So I'm now implementing it through out our applications, replacing my last attempt at a date selector. Then it's back onto the Development Process document that I was working on.

Thanks again to all those who helped.

Thursday, June 03, 2004

Java date problems follow up...

Some kind, anonymous, soul just posted this link in a comment on yesterdays post. It's a good article generally on Calendar, and explains some of the history of Java and dates. I especially liked the following.

International Calendars in Java: "You would think that when we deprecated most of Date and added the new Calendar class, we would have fixed Date's biggest annoyance: the fact that January is month 0. We certainly should have, but unfortunately we didn't. We were afraid that programmers would be confused if Date used zero-based months and Calendar used one-based months. And a few programmers probably would have been. But in hindsight, the fact that Calendar is still zero-based has caused an enormous amount of confusion, and it was probably the biggest single mistake in the Java international API's."

Thank you to whoever posted that.

Wednesday, June 02, 2004

Dates in Java.

Calendar class

Can anyone tell me why the Calendar class and the SimpleDateFormat class have so little to do with each other. For this uber-date selector widget that I'm producing I am using a date formatting string, based on SimpleDateFormat's, to tell the control what and how to display, I am also using a Calendar object to deal with the date arithmetic, i.e. rolling from 31st of December to 1st January in the next year.

I've had to build my own date format parser, because there is now way I can find to extract useful information about the date format string from SimpleDateFormat and absolutely no way to get useful textual descriptions of dates out of the Calendar without formatting a complete date.

What is worse is things like the Calendar returning int 0 for the value of January when getting the value of hte month field. I can understand that this is an index of the date, but this is not how any of the other fields work, and quite frankly my view on the matter is that 1 should be value of the month field for January.

Well I've gotten around most of these inconsistencies, for a start my date selector only deals with numerical representations of dates for now. I've created a calendar adaptor which sorts out the month offset problem and also now has get and set field value by string methods, which nicely handles the Era problem, BC=0 and AD=1.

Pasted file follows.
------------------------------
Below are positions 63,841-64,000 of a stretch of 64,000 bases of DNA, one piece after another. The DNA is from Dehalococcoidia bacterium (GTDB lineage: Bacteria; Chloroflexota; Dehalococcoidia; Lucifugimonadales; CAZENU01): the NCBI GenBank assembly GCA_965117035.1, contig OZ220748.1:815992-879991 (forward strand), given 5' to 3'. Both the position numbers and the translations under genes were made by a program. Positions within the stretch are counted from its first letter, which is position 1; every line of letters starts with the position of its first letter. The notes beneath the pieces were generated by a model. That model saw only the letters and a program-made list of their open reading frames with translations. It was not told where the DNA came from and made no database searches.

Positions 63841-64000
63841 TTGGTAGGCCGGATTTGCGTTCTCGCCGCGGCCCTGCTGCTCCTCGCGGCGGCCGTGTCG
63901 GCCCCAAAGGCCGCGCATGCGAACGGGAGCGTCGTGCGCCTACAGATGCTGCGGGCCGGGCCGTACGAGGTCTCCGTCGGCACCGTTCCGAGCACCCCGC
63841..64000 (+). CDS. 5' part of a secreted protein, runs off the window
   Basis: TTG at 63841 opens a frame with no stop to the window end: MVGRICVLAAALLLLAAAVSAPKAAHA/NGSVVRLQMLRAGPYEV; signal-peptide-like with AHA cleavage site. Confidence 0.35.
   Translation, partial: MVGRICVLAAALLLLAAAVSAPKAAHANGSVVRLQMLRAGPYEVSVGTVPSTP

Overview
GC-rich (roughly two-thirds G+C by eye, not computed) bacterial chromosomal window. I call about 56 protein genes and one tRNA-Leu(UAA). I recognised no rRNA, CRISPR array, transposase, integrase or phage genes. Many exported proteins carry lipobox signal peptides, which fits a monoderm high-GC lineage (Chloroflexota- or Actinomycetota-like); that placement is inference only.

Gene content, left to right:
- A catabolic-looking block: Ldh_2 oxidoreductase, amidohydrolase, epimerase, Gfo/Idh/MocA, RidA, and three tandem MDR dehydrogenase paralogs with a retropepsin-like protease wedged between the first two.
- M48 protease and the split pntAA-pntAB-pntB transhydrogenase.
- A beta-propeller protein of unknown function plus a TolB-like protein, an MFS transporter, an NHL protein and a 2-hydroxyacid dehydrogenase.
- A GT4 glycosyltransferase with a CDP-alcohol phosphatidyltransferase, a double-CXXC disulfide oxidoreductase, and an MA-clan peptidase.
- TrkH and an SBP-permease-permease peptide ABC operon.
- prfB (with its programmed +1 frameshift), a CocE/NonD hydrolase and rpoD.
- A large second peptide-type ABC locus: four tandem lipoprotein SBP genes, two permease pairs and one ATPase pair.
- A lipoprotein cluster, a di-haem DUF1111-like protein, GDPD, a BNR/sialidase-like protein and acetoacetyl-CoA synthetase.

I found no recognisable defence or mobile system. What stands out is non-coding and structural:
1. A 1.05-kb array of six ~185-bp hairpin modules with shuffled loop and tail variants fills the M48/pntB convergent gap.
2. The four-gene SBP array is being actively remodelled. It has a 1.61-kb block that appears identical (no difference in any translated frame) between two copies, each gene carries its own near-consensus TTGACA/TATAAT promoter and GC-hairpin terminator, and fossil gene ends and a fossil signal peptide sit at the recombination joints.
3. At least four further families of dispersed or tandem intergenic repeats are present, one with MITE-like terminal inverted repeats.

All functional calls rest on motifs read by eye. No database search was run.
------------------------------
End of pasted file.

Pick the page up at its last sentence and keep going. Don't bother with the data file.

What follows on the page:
I know that some of these issues are specific to the type of problem that I'm dealing with, but I am sure some of you must also have come across these. I had a scan through the Java bug database for Calendar bugs, but there were far too many to go through looking for these ones.

Dates are a big problem, one of the most recurring problems I have to deal with, but the Java core should be better than this. I won't tell you what we did when storing dates in the database, that's just evil!! ;)

Tuesday, June 01, 2004

Swing interfaces, how do you implement yours?

I spent late Friday afternoon moaning about how, while extending JTextField, I couldn't consume character key presses before they were entered into the text field. Well of course you can, I was just being particularly was Friday after all.

I had implemented the KeyListener interface, but only fulfilled my usual keyPressed method, which obviously gets called after the text field has dealt with text keys. After I'd realised what I'd done it got me to thinking. I have gotten into habits when implementing interfaces that I use a lot. For example, when constructing a new Swing component I also implement the LayoutManager interface, fulfill the layoutContainer method, call onto getPreferredSize from both min and max layout size methods and do nothing in the add and remove layout components. I then override the getPrefferedSize method to ensure I don't get into any infinate loops.

This works for me, but my concern is that I don't realise that this is what I'm doing any more, thus leading to the potential for such gotchas as the KeyListener problem. Well it's one to remember at any rate, and I made myself look soooo stupid over this one that I'm not going to forget it in a hurry. At least I can be thankful that ActionListener only has one method!